MILITARY AND SPORTING Cartridges
MILITARY AND SPORTING Cartridges
Rifles adapted to shooting Moose, Elk, Grizzly Bear, Mountain Sheep, Goats, and all American game. Calibers—.236 Lee-Navy, .256 Mannlicher, .25-50-117 Newton High-Power, 7, and 8 mm. Mauser-Spitzer, .280 Ross, 30-'06 Springfield, .275-303 Axite.
As previously stated, cartridges embraced in this class were either originally designed for long range military use, or they have been modeled after this type of ammunition. With the exception of the .275-300 Axite, all the above are alike in every essential ballistic quality. Those of most recent design are the highest in velocity, which aptly illustrates the tendencies of the times. Velocities range from 2,500 feet for the Mannlicher to 3,500 feet for the Newton High-power.
With the one exception noted, considered as game cartridges, they are an absolute departure from accepted conclusions. Previous to their invention it was not doubted that soft-point bullets were more effective on game than full metal patched, or that blunt points had a smashing effect that the sharp lacked. Now we are confronted with the theory, not unsupported by proof, that the sharp-point, full mantle is the most deadly form of projectile when driven at a velocity approaching 3,000 feet. Accepting the theory as true, we can only account for it by acknowledging as a fact the statement that given speed enough a bullet will upset anyhow, no matter what its shape or metal covering.
Further the speedy ball must have an explosive effect on animal tissue not unlike its manner of bursting a can of tomatoes. So pronounced is this explosive quality in the highly driven bullet that I am told the tiny .22 Newton-Savage is more deadly on deer than the .30-30. Whatever the reason that may be assigned, such rifle experts as Lieut. Whelen, Roosevelt, White, Crossman, and others pronounce the '06 Springfield the most deadly form of 150 grain missile that ever struck animal flesh.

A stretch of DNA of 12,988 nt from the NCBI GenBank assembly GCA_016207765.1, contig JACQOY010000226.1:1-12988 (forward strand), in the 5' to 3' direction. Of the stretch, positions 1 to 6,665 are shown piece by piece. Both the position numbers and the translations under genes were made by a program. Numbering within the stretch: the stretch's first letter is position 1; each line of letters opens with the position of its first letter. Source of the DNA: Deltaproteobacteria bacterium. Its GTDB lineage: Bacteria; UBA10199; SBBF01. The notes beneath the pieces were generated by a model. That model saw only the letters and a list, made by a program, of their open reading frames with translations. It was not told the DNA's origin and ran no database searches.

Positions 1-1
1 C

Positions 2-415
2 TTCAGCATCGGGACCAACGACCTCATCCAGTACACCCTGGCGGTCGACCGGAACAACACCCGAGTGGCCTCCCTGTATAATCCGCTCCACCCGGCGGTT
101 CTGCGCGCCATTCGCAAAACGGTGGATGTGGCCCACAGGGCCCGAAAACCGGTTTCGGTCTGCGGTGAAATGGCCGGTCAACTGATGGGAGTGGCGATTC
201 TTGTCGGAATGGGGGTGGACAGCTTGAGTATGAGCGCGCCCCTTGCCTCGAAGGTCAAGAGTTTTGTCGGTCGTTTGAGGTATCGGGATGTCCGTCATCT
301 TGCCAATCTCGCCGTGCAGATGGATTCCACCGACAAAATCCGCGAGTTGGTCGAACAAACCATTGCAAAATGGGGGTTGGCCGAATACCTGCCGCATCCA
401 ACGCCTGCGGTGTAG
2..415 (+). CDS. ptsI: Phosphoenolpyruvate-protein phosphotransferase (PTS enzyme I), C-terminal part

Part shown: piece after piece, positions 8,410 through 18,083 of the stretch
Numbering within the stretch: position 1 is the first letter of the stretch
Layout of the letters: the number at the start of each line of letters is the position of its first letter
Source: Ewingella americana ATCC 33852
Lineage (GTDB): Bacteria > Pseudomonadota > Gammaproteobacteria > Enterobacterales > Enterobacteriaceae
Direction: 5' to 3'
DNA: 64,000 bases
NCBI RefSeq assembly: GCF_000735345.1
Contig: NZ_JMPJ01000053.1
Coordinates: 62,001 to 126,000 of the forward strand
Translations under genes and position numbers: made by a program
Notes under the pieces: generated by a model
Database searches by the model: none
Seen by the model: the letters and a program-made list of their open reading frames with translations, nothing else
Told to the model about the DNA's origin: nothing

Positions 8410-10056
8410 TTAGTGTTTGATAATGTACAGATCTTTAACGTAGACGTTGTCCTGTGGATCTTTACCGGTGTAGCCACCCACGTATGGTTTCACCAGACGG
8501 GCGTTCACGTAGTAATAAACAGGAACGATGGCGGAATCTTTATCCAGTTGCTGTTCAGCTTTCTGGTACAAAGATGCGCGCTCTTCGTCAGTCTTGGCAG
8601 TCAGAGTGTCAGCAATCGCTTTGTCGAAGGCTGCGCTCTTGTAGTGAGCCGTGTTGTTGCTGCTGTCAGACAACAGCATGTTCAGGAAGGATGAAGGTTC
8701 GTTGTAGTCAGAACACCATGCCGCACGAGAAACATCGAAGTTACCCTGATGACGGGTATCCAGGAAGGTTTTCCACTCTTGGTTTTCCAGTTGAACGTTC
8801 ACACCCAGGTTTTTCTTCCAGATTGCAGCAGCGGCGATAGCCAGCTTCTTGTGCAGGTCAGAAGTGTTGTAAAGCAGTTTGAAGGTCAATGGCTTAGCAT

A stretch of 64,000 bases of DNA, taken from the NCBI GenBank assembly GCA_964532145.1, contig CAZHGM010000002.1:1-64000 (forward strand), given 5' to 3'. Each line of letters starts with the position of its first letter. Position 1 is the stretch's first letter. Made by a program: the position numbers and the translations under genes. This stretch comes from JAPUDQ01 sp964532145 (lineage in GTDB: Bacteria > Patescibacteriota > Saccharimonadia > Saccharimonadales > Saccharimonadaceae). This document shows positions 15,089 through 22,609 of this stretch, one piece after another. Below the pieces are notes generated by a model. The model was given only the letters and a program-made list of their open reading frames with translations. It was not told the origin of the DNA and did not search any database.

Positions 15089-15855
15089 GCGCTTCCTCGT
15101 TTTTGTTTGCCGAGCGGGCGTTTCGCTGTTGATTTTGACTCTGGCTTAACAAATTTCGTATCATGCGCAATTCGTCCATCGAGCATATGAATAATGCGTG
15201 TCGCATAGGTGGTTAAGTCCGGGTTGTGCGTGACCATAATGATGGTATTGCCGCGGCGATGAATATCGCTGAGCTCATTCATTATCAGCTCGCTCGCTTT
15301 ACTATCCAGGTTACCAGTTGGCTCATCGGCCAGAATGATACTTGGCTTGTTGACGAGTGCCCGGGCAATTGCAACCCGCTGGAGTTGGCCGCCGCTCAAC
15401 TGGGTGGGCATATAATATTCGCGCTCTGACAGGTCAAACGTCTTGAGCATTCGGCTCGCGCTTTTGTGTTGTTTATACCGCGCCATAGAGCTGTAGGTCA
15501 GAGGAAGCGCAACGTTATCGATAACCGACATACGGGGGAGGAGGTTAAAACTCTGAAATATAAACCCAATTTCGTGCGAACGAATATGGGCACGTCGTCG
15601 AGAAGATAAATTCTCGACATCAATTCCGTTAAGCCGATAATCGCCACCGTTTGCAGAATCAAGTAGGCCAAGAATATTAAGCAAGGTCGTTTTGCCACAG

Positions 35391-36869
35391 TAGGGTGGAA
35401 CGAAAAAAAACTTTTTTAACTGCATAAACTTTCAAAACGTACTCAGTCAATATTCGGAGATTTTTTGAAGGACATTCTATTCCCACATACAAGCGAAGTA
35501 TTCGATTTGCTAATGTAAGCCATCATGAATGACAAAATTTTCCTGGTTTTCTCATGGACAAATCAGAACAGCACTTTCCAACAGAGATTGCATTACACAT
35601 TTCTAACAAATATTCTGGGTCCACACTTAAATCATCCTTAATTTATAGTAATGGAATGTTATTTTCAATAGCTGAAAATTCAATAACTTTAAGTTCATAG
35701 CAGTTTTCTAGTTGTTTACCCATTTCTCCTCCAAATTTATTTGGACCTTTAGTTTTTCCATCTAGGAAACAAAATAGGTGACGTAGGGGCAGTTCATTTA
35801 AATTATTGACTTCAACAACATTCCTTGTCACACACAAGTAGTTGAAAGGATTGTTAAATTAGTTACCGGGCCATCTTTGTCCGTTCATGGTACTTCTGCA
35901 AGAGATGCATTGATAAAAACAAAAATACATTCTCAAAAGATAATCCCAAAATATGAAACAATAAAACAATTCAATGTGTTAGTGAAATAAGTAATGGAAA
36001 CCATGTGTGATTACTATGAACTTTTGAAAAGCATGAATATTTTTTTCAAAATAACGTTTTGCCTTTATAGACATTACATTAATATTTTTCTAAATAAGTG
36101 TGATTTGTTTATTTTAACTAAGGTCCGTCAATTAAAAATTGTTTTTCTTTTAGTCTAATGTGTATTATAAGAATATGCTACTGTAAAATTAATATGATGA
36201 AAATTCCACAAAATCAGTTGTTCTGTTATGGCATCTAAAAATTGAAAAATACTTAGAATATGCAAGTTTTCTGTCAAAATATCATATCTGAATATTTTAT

Whether time and further experience will modify the views of these experts or not, and I believe they will be modified, the whole tendency of cartridge designers of the immediate future will be in the direction of still further increasing bullet velocity, thereby promoting that peculiarly deadly effect mentioned.
It seems probable that while raising the velocity with improved and stronger powders, the bullets will be lengthened from the present short and light missiles, thus furthering accuracy and speed of flight at long range. Taking the '06 Springfield as the type, and all the others are modeled after it, the ball loses velocity too rapidly after traveling five hundred yards to be acceptable as the military bullet of the future. The 2,700 feet initial velocity of the Springfield has fallen to 1,068 feet at one thousand yards, a loss of 1,632 feet over the range. In view of the fact that long range military shooting will finally be lengthened to two thousand yards, this falling off in velocity is altogether too rapid.
We are not treating military arms or military shooting, but the desirability of maintaining velocity in game work is this: Unless there is a miracle in the little sharp pointed ball, its effectiveness is entirely due to its velocity. When its speed drops to 1,200 feet it will have no more effect on the animal struck than any other ball of like size and shape traveling at the given rate. If it takes 2,500 feet of velocity to "explode" animal tissue, we must maintain this speed up to the point where the bullet lands in the game. This the Springfield 150 grain will not do if it is to be used at ranges from two to three hundred yards greater than our ordinary game rifles, as our experts declare that it can be.
Askins, Charles. Rifles and Rifle Shooting. New York: Outing, 1912. Print.
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